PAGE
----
Although surgical procedure is not mandatory, considering the clinical resemblance of NS to carcinoma, incisional biopsy is recommended for diagnosis verification [16]. It is important for the clinician to be aware of both the microscopic and clinical features of this rare disease to avoid misinterpretation or inappropriate surgical procedures.

CONFLICT OF INTEREST

No potential conflict of interest relevant to this article was reported.

Figures
Fig. 1. Clinical and radiographic features of case 1. (A) A bulging mass was observed on the right palate. (B) Cone-beam computed tomography view demonstrating palatal swelling. No significant pathological finding was observed from #17 or alveolar bone. (C) Periapical radiograph showing no inflammatory lesion at the apex. (D) The lesion subsequently turned into mild crater-form defects 2 weeks after incisional biopsy.
Fig. 2. Histologic features in case 1. (A) Diffuse necrotic acini and ducts with chronic inflammatory infiltrate (H&E staining, ×100). (B) Several ducts with squamous metaplasia were detected in the inflammatory background (H&E staining, ×200).
Fig. 3. Intraoral view of the left posterior palate in case 2. (A) Ulcerated crater-form lesion with a diameter of 20 mm after receiving laser therapy on the lesion 10 days before the visit. (B) The lesion subsequently healed 2 weeks after incisional biopsy. (C) Complete healing was achieved at 14 weeks from the onset.
Fig. 4. Histologic features of necrotizing sialometaplasia in case 2. (A) Extensive necrosis with lobular architecture preserved (H&E staining, ×100). (B) Higher-power view showing minor salivary gland with acinar necrosis (white arrowheads) and squamous metaplasia (black arrows) (H&E staining, ×200). (C, D) Sections showing mild squamous metaplasia (black arrows) with mixed inflammatory infiltrate (H&E staining, ×400).
Fig. 5. (A) Crater-like defect of the posterior hard palate. (B) The lesion subsequently healed after 4 weeks. (C) Coronal head and neck computed tomography scan showing a superficial mucosal defect at the middle of the hard palate (arrow) in case 3.
References
  1. Neville BW, Damm DD, Allen CM, Chi AC. Oral and maxillofacial pathology. 4th ed. St Louis: Elsevier; 2016. p. 439-440.
  2. Abrams AM, Melrose RJ, Howell FV. Necrotizing sialometaplasia. A disease simulating malignancy. Cancer 1973;32:130-135.
    Pubmed CrossRef
  3. Senapati S, Samal SC, Kumar R, Patra S. Necrotizing sialometaplasia: manifestation of a localized unclassified vasculitis. Indian J Pathol Microbiol 2016;59:232-234.
    Pubmed CrossRef
  4. Standish SM, Shafer WG. Serial histologic effects of rat submaxillary and sublingual salivary gland duct and blood vessel ligation. J Dent Res 1957;36:866-879.
    Pubmed CrossRef
  5. Shigematsu H, Shigematsu Y, Noguchi Y, Fujita K. Experimental study on necrotizing sialometaplasia of the palate in rats. Role of local anesthetic injections. Int J Oral Maxillofac Surg 1996;25:239-241.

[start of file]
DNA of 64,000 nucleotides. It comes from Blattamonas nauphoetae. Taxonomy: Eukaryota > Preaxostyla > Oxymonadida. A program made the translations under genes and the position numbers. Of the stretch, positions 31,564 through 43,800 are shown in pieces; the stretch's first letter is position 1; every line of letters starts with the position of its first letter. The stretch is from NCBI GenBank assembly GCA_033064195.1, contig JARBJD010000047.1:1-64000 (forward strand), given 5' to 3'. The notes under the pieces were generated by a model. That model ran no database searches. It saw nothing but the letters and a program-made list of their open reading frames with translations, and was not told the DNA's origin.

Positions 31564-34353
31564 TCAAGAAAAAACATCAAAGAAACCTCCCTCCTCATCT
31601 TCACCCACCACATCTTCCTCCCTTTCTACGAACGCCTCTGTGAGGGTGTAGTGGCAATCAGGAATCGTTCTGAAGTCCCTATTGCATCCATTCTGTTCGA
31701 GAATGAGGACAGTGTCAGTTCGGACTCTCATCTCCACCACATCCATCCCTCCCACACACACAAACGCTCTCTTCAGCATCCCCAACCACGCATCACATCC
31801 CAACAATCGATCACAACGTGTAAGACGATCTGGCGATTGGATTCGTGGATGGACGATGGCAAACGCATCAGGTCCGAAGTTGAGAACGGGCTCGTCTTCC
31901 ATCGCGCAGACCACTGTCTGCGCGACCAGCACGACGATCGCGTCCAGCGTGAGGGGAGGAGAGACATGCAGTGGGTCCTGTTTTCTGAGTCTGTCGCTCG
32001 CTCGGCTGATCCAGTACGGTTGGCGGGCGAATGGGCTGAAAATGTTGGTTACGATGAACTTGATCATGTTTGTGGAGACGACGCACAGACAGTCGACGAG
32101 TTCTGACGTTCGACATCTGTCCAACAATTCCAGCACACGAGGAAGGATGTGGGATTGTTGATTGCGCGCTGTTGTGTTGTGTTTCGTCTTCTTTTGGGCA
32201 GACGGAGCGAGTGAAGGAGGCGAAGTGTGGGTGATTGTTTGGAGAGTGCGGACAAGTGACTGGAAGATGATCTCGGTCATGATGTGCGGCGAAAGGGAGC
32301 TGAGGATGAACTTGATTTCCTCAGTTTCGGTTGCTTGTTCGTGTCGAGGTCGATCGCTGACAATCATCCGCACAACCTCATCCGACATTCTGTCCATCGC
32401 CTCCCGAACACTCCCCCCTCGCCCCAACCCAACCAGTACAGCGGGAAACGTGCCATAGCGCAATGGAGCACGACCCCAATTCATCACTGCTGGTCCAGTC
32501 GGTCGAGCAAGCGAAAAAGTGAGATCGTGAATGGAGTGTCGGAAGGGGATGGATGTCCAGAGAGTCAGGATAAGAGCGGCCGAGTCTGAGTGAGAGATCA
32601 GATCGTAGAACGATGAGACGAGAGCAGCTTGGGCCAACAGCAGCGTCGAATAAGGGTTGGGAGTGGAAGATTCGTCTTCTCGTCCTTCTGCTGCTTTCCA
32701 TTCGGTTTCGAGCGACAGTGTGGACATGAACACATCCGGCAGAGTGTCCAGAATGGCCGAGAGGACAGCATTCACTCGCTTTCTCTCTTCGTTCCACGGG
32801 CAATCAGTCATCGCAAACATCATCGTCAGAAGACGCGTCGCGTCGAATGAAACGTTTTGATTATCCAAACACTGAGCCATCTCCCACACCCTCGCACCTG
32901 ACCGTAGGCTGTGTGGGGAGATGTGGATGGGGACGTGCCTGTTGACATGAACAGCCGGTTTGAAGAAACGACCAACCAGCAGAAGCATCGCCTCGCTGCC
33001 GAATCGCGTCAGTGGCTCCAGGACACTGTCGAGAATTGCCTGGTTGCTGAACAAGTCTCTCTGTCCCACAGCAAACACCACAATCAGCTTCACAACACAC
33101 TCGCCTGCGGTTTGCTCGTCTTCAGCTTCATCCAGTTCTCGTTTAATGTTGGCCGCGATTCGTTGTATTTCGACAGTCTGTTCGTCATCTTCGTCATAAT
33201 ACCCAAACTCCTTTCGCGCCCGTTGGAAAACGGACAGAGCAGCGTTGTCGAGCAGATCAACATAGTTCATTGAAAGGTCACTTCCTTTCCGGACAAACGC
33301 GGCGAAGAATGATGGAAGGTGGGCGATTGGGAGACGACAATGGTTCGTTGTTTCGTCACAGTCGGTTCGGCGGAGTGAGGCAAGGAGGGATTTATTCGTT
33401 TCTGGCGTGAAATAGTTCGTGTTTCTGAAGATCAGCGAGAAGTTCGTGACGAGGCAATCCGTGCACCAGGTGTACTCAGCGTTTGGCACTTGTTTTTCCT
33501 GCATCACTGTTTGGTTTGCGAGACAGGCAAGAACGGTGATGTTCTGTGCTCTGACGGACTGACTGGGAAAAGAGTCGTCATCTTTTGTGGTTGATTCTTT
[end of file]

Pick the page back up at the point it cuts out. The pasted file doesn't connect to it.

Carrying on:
Pubmed CrossRef
  6. Salvado F, Nobre MA, Gomes J, Maia P. Necrotizing sialometaplasia and bulimia: a case report. Medicina (Kaunas) 2020;56:188.
    Pubmed KoreaMed CrossRef
  7. Gilowski Ł, Wiench R, Polakiewicz-Gilowska A, Dwornicka K. Necrotizing sialometaplasia of the palatal mucosa in patient with history of anorexia: review and case report. Am J Otolaryngol 2014;35:400-401.
    Pubmed CrossRef
  8. Maisel RH, Johnston WH, Anderson HA, Cantrell RW. Necrotizing sialometaplasia involving the nasal cavity. Laryngoscope 1977;87:429-434.
    Pubmed CrossRef
  9. Kandula S, Manjunatha BS, Tayee P, Astekar M. Bilateral necrotising sialometaplasia. BMJ Case Rep 2016;2016:bcr2015211348.
    Pubmed KoreaMed CrossRef
  10. Brannon RB, Fowler CB, Hartman KS. Necrotizing sialometaplasia. A clinicopathologic study of sixty-nine cases and review of the literature. Oral Surg Oral Med Oral Pathol 1991;72:317-325.
    Pubmed CrossRef
  11. Anneroth G, Hansen LS. Necrotizing sialometaplasia. The relationship of its pathogenesis to its clinical characteristics. Int J Oral Surg 1982;11:283-291.
    Pubmed CrossRef
  12. Dadfarnia T, Mohammed BS, Eltorky MA. Significance of Ki-67 and p53 immunoexpression in the differential diagnosis of oral necrotizing sialometaplasia and squamous cell carcinoma. Ann Diagn Pathol 2012;16:171-176.
    Pubmed CrossRef
  13. Mesa ML, Gertler RS, Schneider LC. Necrotizing sialometaplasia: frequency of histologic misdiagnosis. Oral Surg Oral Med Oral Pathol 1984;57:71-73.
    Pubmed CrossRef
  14. Lee DJ, Ahn HK, Koh ES, Rho YS, Chu HR. Necrotizing sialometaplasia accompanied by adenoid cystic carcinoma on the soft palate. Clin Exp Otorhinolaryngol 2009;2:48-51.
    Pubmed KoreaMed CrossRef
  15. Zhurakivska K, Maiorano E, Nocini R, et al. Necrotizing sialometaplasia can hide the presence of salivary gland tumors: a case series. Oral Dis 2019;25:1084-1090.
    Pubmed CrossRef
  16. Yagihara K, Ishii J, Katsurano M, Tsuchida E, Okamura T, Ishikawa A. A case of necrotizing sialometaplasia clinically mimicking a malignant tumor of the palate. Oral Sci Int 2018;15:73-77.
    CrossRef


September 2022, 47 (3)